It for possible use in other app. Gives me access for the actual type from an instance, under instance.type. Found the trick in the book "The D P.L.".

I take the opportunity to ask whether there is a way for an element to access its own type, say x.type. I found typeid, but its only a string. Also, is there any kind of Type type, with variables of it? (Similar to function variables.) Finally, can an element know its (variable) name? Or can we set it on itself, provided it's a struct or class instance with a dedicated field, for example by reading the scope? (This is an idiom in Python, but sure it's a dynamic language.)

> > PS: I like very much this interface for input ranges :-) Decided to make output data plain state (slots T element & bool continues); only step() is a method. I know this is not true OO for some conception of OO, but it is ok for me.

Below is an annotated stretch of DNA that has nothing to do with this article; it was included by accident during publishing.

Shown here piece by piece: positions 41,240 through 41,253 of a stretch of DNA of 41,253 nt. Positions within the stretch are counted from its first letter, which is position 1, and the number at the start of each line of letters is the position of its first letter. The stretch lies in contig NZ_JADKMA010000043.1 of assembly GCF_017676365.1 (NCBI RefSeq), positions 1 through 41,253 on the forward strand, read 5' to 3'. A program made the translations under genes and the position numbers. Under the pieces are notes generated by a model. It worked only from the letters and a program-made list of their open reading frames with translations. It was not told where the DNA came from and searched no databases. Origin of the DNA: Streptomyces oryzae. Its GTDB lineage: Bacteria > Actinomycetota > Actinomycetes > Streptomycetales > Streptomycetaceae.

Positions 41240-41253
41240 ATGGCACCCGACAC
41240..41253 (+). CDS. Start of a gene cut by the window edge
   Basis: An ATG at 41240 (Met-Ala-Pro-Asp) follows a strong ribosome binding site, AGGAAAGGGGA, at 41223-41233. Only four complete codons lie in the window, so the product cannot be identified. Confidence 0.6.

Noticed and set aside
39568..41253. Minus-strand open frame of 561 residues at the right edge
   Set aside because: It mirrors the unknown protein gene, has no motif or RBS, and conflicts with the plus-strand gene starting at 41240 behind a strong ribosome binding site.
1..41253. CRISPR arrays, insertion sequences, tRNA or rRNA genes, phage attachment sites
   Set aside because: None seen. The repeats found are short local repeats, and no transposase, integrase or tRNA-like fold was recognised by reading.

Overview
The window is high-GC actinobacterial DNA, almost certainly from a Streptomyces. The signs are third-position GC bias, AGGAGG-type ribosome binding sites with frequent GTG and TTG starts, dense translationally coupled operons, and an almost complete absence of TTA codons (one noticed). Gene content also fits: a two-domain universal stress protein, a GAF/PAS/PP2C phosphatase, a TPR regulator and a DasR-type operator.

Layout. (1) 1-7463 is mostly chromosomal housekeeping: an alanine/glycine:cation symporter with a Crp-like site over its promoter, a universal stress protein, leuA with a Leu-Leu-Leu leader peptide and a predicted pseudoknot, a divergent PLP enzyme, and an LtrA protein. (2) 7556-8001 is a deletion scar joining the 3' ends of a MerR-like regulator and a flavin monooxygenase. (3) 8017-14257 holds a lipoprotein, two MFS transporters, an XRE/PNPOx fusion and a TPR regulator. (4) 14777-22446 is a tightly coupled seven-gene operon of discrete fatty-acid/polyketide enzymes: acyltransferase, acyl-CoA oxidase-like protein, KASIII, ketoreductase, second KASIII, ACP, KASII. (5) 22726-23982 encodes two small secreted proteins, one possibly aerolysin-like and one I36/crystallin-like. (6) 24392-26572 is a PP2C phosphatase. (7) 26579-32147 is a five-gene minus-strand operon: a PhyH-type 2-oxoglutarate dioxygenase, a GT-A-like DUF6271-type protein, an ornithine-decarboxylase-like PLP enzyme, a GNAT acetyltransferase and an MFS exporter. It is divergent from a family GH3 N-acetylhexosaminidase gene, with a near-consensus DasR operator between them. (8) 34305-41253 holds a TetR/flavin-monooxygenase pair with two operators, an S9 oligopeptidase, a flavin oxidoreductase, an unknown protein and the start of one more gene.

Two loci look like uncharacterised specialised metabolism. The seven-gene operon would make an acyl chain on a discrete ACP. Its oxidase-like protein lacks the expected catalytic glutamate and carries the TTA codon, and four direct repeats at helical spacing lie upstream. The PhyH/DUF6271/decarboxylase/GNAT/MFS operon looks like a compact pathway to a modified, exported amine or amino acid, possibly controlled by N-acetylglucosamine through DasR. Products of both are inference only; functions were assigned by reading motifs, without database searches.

> This doesn't go against OOP in the least. The specification for a Range doesn't prevent the design you have choosen. The benefit to using functions is to calculate values instead of storing the state.


> I understand you are trying to discover the benefits through your own design,

Exactly! I find this whole feature really attractive, but complex and abstract. (In such cases, try-&-do-it-yourself is a learning method that works well with me, esp to understand the how's and why's.)

> but D Ranges would look something like this.
> class OddSquares(T) {
>     // internal state
>     private T number ;
>     private T max ;
>     // methods
>     @property bool empty() {
>         if (this.number > this.max)
>             return true;